Equities always seem more exciting, with every listed company’s prospects being scrutinised, analysed and debated by hundreds of investors for hours every time something changes in the investment world. Bonds seem boring in comparison.
Not necessarily, says Phil Bradford, portfolio manager of the Sasfin BCI Flexible Income Fund. He maintains that the last five years have actually been very disappointing for investors on the JSE and the long-held belief that equities outperform all other assets classes has been tested severely.
“The JSE All Share Index, like the fabled hare, has been soundly beaten by the tortoise-like cash and bonds,” says Bradford.
“Slow and steady is a good approach, but in real life few people would bet money on the tortoise against the hare. But in investing getting to the finish line is far more important than getting there as fast as possible,” he says.
Bradford, who this year won both Morningstar and Raging Bulls awards in the flexible income category, says his analysis shows that bonds and cash have been an excellent choice for investors, especially if one considers volatility and risk.
“Everyone wants high investment returns, but many investors don’t want to take risks – or cannot afford to,” says Bradford, adding that many people are looking for a decent return without taking extra risk in the current uncertain times.
He says this is one of the reasons bonds are a solid choice at current rates. “A bond’s income and capital are guaranteed by the issuer, like a bank or government, which provides certainty in a uncertain world.
“For once, bonds are cheap, offering high yields at just the right time.”
According to Sasfin’s analysis, the yield on SA 10-year bonds is currently more than double the yield on cash, while longer-dated bonds are providing a further 2% interest. With expectations that inflation will fall to close to 3%, investors who buy bonds at current levels will be locking in returns of 8% above inflation. “These are the type of returns normally only possible from equities,” says Bradford.
While most investments have taken a hammering since the start of the year – including equities, property, bonds and whatever funds hold them – Bradford was sitting on more cash than usual in the fund in anticipation of an increase in risk and volatility due to the expected downgrade of SA’s bonds by rating agencies.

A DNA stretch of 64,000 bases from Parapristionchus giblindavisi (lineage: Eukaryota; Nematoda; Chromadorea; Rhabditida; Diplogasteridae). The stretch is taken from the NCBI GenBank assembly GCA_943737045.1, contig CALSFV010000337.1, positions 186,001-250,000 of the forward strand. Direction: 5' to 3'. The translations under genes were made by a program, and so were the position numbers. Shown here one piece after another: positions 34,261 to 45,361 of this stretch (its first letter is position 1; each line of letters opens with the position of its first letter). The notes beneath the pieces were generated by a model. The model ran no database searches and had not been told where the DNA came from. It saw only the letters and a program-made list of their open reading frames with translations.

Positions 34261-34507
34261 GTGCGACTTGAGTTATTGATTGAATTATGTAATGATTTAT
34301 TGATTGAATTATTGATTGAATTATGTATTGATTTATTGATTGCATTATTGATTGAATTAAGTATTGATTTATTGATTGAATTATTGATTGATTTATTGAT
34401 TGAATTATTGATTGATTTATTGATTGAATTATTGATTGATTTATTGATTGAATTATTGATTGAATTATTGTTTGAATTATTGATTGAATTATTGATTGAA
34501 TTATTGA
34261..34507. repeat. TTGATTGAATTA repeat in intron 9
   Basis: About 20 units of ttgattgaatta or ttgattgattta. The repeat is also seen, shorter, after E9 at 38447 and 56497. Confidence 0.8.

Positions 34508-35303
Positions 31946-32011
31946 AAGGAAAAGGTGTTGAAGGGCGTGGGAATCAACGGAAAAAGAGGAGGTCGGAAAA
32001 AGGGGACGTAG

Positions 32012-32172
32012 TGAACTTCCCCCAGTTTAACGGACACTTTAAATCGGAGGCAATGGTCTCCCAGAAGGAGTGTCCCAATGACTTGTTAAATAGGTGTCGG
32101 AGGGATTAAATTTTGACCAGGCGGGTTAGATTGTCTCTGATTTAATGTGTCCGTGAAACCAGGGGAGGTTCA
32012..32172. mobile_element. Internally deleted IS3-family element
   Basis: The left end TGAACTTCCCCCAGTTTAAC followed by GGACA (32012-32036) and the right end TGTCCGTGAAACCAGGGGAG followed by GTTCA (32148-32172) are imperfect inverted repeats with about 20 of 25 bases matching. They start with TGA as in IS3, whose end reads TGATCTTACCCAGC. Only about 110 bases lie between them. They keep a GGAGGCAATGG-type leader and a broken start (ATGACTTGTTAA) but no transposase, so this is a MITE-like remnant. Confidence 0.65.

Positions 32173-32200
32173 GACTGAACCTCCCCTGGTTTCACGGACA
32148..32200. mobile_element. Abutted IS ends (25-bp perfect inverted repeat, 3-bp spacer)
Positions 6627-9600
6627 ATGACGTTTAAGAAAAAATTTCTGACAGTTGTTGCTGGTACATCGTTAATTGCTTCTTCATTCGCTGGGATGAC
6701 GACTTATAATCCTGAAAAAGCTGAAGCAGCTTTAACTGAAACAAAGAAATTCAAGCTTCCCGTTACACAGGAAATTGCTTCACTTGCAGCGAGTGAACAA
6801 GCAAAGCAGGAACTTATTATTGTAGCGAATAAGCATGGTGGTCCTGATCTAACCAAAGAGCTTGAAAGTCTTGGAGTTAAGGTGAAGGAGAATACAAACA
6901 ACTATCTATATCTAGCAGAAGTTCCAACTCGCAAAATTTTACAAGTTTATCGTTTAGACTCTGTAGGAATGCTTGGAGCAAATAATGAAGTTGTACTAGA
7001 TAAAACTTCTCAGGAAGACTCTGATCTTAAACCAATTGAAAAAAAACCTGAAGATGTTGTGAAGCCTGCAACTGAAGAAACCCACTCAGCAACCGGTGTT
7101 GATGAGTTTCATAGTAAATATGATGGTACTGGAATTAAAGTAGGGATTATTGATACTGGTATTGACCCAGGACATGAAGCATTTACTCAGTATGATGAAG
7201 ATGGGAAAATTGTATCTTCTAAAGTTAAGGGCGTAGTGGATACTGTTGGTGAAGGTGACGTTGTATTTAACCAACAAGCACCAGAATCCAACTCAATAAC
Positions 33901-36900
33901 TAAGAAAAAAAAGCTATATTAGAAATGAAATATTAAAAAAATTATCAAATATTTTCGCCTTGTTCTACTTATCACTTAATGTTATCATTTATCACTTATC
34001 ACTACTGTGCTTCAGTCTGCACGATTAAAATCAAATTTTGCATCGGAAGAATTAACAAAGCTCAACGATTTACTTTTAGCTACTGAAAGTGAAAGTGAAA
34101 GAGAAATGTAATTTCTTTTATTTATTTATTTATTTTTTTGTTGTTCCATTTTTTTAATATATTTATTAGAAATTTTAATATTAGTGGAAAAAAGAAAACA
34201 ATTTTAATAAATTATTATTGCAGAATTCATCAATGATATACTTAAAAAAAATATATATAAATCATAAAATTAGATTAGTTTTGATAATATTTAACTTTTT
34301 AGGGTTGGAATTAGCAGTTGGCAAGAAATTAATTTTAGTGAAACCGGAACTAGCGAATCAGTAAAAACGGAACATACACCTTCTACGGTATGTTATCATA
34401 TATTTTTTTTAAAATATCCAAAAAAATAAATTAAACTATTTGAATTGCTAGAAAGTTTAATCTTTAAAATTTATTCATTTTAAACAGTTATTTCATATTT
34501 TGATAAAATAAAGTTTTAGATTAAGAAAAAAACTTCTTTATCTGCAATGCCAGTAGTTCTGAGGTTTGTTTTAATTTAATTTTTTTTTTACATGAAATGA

He does not say so, but the image that springs to mind is of a tortoise hiding in its shell at the first sign of danger.
It worked, because he also ducked the havoc of the Covid-19-inspired malaise in the markets.
In fact, the fund reduced its exposure to the market during January 2020, and its cash holdings and liquid assets increased to their highest levels since the inception of the fund in 2015. This meant that when the impact of the pandemic ripped across economies globally and locally, the fund had already reduced its risk profile and was conservatively positioned and thus avoided most of the fallout.
It is now in a position to take advantage of the recent sell-off and invest in bonds at high yields, which “is likely to deliver consistent returns for many years to come,” says Bradford.
Sell, or hold?
He pushes the case for investing in bonds, saying that many investors in shares are asking if it is time to sell or hold on for further recovery. This is a textbook case of behavioural error known as ‘anchoring’, where investors hold on to current investments hoping to get back to where they were before the sell-off.
“This is causing investors to ignore other good, lower-risk opportunities,” says Bradford. “With cash yields at record lows, the answer lies with SA bonds – they are cheaper than other emerging markets and provide low-risk investors with the opportunity to lock in high returns.
“Equities are likely to recover over the next few years, but the outlook is very uncertain at the moment,” he adds.
“Interest rates are going to fall even further and cash rates could easily fall closer to 3% by the end of the year if the economy does not recover. This is the right time to buy fixed-rate bonds at high yields, locking in rates above 11% for our investors.”
He notes that the fund has returned above 55% cumulatively since its launch five years ago, compared with the JSE All Share, which returned 11%.